Question I suspect this question is about the phylogenetics of methylation and the approach the investigator is proposing would be the last approach to use.
The approaches to assess the phylogenetics of methylation in order of preference are:
- dN/dS between CpG sites and non-CpG sites,
- An explicit molecular clock between CpG sites and non-CpG sites
- A likelihood ration test (LRT) based on a null distribution of mutations generated by a Monte Carlo algorithm
The approaches you are using have been around for a long while and generate the random distribution of mutations for a given phylogeny. Its phylogenetics in reverse and the technique is known as Monte Carlo, you start with a randomised probability and send it through a parameterised model to predict the amino acid/nucleotide. Thus it is ML(max likelihood), Bayesian, "phylogenetic-HMM" in reverse. It is used within likelihood ratio test calculations. The model is determined by a standard ML, Bayesian phylogeny algorithm, i.e. its circular mathematics because there is no independent means of calculating the mutation behaviour, so the precise context you are using this for needs to be carefully considered.
Packages There are lots of packages that do this type of Monte Carlo simulation, SOWHat being a good one (LRT) and you generate a large number of replicate data sets (100 or 1000). The one of the base algorithms is "seq-gen", although PAML may have implemented this.
Considerations To use this style of approach you need to carefully consider your question. The "mutation simulations" when analysed via a phylogenetic program will produce the same parameters that you initially set and trees of basically the same length. If you are using this to generate a null distribution for a phylogenetics test these approaches are useful, you then compare the observed likelihood against the null distribution. If you are using it to work out whether the mutation rate at CpG sites is higher than at other sites, its one approach amongst a number of alternatives.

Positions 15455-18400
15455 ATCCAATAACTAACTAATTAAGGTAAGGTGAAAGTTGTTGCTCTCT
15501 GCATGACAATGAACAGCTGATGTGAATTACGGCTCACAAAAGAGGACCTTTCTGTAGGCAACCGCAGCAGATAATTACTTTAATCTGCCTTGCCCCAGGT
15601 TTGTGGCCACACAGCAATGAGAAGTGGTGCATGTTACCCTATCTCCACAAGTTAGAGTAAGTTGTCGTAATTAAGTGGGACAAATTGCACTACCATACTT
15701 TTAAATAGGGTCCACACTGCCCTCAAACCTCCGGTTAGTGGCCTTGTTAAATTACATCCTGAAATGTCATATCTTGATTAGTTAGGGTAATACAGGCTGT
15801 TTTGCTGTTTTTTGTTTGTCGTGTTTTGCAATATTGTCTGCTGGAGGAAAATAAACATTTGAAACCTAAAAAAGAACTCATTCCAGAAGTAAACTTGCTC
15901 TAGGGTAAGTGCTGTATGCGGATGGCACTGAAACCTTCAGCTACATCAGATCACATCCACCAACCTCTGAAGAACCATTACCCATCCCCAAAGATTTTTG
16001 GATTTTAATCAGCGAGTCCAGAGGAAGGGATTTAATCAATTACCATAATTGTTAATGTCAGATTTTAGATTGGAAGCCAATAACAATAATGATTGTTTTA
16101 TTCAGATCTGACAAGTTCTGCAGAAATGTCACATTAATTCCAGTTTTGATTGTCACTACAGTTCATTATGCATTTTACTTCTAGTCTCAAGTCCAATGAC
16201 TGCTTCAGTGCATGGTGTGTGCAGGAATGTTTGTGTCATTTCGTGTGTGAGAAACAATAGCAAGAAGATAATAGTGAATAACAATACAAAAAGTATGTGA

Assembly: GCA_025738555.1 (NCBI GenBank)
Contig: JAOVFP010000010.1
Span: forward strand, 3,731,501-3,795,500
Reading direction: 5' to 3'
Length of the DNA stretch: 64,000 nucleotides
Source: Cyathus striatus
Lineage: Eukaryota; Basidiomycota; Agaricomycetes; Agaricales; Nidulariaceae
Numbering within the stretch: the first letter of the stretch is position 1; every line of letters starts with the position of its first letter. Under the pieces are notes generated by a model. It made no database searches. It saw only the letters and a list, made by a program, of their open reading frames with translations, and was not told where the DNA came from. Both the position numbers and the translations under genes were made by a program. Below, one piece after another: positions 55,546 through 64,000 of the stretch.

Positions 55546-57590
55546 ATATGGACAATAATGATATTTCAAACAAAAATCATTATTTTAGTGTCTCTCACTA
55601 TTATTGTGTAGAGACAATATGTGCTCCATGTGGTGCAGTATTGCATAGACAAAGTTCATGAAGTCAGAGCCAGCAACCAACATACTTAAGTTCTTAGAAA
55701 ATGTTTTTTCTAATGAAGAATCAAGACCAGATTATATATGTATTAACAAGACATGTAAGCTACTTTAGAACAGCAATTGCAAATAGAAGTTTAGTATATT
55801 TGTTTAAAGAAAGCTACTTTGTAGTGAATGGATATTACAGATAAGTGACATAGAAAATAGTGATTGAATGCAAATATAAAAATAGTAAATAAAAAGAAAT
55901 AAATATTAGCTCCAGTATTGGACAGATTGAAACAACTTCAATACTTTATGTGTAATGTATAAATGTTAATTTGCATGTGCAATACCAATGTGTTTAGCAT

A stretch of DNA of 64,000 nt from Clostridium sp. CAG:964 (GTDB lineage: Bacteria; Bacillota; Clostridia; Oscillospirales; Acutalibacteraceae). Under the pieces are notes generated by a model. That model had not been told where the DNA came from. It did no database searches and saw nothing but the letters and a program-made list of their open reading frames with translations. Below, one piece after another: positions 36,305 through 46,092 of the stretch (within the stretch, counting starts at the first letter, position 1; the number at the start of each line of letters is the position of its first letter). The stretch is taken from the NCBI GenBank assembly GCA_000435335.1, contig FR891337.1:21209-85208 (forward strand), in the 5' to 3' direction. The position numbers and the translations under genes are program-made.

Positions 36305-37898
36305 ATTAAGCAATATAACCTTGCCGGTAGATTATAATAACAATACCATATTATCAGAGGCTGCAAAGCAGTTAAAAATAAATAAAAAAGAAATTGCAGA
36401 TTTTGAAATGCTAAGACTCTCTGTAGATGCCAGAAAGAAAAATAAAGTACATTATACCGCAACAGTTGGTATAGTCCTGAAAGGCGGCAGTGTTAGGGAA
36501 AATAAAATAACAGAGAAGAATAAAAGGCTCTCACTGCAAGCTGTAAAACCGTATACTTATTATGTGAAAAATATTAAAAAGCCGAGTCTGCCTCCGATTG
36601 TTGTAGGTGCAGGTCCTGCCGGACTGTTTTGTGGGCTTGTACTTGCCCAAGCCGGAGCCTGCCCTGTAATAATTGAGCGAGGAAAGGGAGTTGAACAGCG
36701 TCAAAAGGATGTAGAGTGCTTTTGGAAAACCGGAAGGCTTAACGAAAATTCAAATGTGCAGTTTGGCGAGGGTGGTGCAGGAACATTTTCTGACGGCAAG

Drawbacks Calculating a de novo null distribution of the mutation rate is computationally very expensive and therefore tends to the last calculation performed. It will address a single hypothesis, usually regarding topology.
Crux of the problem To really do what (I think) you want to do you need an independent measure of mutation and mutational behaviour and its not trivial to achieve. You would have to consider it like a machine learning calculation, with a formal training set, I don't know whether such an approach has been implemented.
Strengths/Summary In summary, Monte Carlo phylogenetics simulation has a limited application because of circularity of the calculation, BUT, BUT, BUT what I have omitted is when it is appropriate it is a very powerful test indeed.
Points of interest I do like the population dynamic simulations within Beast, this certainly "a priori" and its potential IMO needs further exploration. However, I don't think you looking at how molecular epidemiology might impact the mutational behaviour methylation. I have not looked at Indelible, but looks interesting.
I was going to talk about "processor war simulations" but its probably off-topic.